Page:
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Need help setting up Australian superannuation contributions

Unknown
Unknown Member
edited November 2018 in Investing (Windows)
I'm trying to set up an Australian superannuation account using US Quicken 2017 (not AU Reckon, which costs an arm and a leg). Does anyone out there have experience doing this?

The basic idea is that a superannuation fund is like a complex pension fund into which both employers and employees make contributions at a (usually) concessional tax rate, and it can operate more or less like a mutual fund depending on how it's set up.

In my case, what I want to be able to do is (I'll try to make this as clear and simple as I can!):

1) set up a single brokerage account with two "securities": one which is called a "defined benefit division", and which I would basically operate as a money market fund (it's much more complicated than that, but never mind), and the other of which is called an "accumulation component", and would basically operate like a mutual fund.

2) set up my paycheck so that pre-tax deductions can be routed into one or the other fund

One problem I'm having now is that the pre-tax deductions all go into the account's cash balance as a single lump sum (in other words, the two paycheck deductions are being combined into a single deposit). This means that I need to enter two more transactions manually to "buy shares" from the account's (nonexistent in reality) cash balance. Is there a smarter way to do this?

(Another and more difficult problem is that I can't track changes in the account value due to market fluctuations, since my superannuation fund only publishes balances, not shares or prices per share. Currently, my rough-and-ready way of dealing with this is just to change the account's opening cash balance periodically to make the total account value match the reported value - but this of course is not ideal.)

Very grateful for any assistance, particularly in items 1 and 2.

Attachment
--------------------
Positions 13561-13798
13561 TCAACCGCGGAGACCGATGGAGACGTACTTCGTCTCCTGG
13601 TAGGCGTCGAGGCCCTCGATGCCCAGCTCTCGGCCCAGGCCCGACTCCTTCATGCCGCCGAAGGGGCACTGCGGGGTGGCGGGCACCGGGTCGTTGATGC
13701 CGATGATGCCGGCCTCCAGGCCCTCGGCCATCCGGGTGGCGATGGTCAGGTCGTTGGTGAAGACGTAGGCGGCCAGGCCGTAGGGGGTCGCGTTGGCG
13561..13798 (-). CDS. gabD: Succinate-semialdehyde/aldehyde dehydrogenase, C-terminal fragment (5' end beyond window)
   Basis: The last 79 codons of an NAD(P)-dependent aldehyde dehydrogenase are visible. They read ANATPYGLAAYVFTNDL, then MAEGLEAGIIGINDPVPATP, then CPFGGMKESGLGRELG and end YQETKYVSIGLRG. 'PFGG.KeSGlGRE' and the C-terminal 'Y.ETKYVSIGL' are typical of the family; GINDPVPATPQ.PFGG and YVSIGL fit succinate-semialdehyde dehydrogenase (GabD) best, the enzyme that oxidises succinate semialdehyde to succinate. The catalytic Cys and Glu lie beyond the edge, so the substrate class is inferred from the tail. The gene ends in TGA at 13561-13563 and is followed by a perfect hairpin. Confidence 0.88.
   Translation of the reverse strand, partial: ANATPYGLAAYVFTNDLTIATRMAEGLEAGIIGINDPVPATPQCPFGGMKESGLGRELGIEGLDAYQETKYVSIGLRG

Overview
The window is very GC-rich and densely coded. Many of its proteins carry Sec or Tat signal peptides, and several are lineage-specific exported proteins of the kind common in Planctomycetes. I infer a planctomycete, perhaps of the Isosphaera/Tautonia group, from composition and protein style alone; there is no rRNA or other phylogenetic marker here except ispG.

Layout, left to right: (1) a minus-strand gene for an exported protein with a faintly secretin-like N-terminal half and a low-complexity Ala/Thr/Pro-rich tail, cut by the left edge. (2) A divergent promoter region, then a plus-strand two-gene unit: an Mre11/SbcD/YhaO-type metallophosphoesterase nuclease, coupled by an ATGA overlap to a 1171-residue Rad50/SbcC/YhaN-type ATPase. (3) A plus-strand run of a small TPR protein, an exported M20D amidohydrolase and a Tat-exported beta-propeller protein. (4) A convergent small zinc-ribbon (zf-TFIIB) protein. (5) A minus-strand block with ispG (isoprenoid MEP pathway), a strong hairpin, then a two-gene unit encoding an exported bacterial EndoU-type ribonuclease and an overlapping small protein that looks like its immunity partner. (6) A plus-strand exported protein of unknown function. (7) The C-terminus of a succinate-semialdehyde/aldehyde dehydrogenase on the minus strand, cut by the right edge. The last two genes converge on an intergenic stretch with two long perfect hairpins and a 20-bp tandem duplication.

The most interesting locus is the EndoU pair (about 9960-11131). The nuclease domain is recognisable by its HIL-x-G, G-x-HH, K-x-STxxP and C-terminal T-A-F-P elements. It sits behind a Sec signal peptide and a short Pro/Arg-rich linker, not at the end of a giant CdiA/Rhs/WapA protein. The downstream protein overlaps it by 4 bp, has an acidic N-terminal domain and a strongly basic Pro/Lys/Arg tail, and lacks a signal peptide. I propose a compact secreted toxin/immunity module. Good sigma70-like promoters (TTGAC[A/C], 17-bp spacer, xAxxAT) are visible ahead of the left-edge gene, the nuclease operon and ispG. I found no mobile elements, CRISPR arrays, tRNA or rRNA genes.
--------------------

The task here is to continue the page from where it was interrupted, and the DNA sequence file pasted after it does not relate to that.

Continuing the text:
Cheers

Comments

  • Unknown
    Unknown Member
    edited December 2017
    Incidentally, I did consider creating two independent single-mutual-fund accounts. I think that this would work, but it doesn't seem ideal.
  • mshiggins
    mshiggins SuperUser ✭✭✭✭✭
    edited December 2017
    Does the Australian version handle this in a more automated fashion?
    Quicken user since Q1999. Currently using QW2017.
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  • q_lurker
    q_lurker SuperUser ✭✭✭✭✭
    edited May 2018
    If your two paycheck entries are getting combined into the one account entry, I think your read on that is correct.  You have to either provide the two separate 'buys' in the one account or go the two SMF account directions which would automate the buys.  I would stick with the first option.  I have a bias against the SMF accounts and would prefer the one-account direction..  

    You probably could create a memorized group of investment transactions to do the two buys, but I can't imagine that would really save you much.  If the amounts are repetitive from paycheck to paycheck, you can probably ease things a bit by copying and pasting the two transactions (one at a time).  With the paste, you would just need to edit the date field.  

    As to the value updates, and assuming those are reported as two separate values for the two components, I think I would gravitate to using a pattern of Add Shares (and possibly in bad times, Remove Shares) to represent those total value changes.  That is assuming you are keeping the price per share of the two component 'funds' at $1/share.  

    HTH
  • Jim_Harman
    Jim_Harman SuperUser ✭✭✭✭✭
    edited November 2018
    For the accumulation component, I think this will approximate what is going on behind the scenes. This assumes that your new contributions are reasonably small compared to the account balance and the share price does not fluctuate wildly.

    Say your last statement says you have $123,000. You might set it up with 1,000 shares at $123 each and no cash as of that date. Let your payroll contributions accumulate in cash. When you get a new statement, "buy" enough shares just before the end of the period at the last statement's price to use up the cash, then make an entry in the price history for the new statement date so that the account balance matches your statement.

    If you go the two account route, you probably don't want single mutual fund accounts but regular accounts, which can also hold cash.
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